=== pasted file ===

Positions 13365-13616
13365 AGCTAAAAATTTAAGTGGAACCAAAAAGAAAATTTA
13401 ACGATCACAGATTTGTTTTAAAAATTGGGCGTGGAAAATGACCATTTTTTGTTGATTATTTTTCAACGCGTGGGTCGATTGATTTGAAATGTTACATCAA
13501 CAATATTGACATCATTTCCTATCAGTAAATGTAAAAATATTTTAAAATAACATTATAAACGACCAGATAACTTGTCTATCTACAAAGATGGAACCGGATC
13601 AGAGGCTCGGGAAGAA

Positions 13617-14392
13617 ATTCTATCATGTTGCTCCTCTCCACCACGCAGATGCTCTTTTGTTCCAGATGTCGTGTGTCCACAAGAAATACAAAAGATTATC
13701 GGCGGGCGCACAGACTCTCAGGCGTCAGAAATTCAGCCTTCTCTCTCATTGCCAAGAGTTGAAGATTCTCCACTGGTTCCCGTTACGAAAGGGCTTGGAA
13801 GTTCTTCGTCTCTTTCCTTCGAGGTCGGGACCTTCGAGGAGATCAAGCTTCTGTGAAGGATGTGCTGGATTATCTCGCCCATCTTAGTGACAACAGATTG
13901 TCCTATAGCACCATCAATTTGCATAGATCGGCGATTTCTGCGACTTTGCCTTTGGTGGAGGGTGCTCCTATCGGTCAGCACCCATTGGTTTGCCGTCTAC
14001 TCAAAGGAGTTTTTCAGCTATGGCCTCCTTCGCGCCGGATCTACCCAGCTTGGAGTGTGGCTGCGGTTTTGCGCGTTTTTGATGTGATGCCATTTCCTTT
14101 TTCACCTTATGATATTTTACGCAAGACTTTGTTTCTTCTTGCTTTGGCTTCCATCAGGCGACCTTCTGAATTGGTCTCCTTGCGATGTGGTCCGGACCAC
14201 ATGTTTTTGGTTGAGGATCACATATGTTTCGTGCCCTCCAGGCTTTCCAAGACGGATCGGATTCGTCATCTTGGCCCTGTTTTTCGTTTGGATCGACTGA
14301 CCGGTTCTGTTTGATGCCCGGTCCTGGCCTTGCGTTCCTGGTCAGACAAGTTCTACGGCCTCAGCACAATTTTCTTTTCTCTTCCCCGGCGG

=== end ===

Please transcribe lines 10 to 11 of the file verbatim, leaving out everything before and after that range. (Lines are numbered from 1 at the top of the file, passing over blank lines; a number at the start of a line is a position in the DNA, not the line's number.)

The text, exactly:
13901 TCCTATAGCACCATCAATTTGCATAGATCGGCGATTTCTGCGACTTTGCCTTTGGTGGAGGGTGCTCCTATCGGTCAGCACCCATTGGTTTGCCGTCTAC
14001 TCAAAGGAGTTTTTCAGCTATGGCCTCCTTCGCGCCGGATCTACCCAGCTTGGAGTGTGGCTGCGGTTTTGCGCGTTTTTGATGTGATGCCATTTCCTTT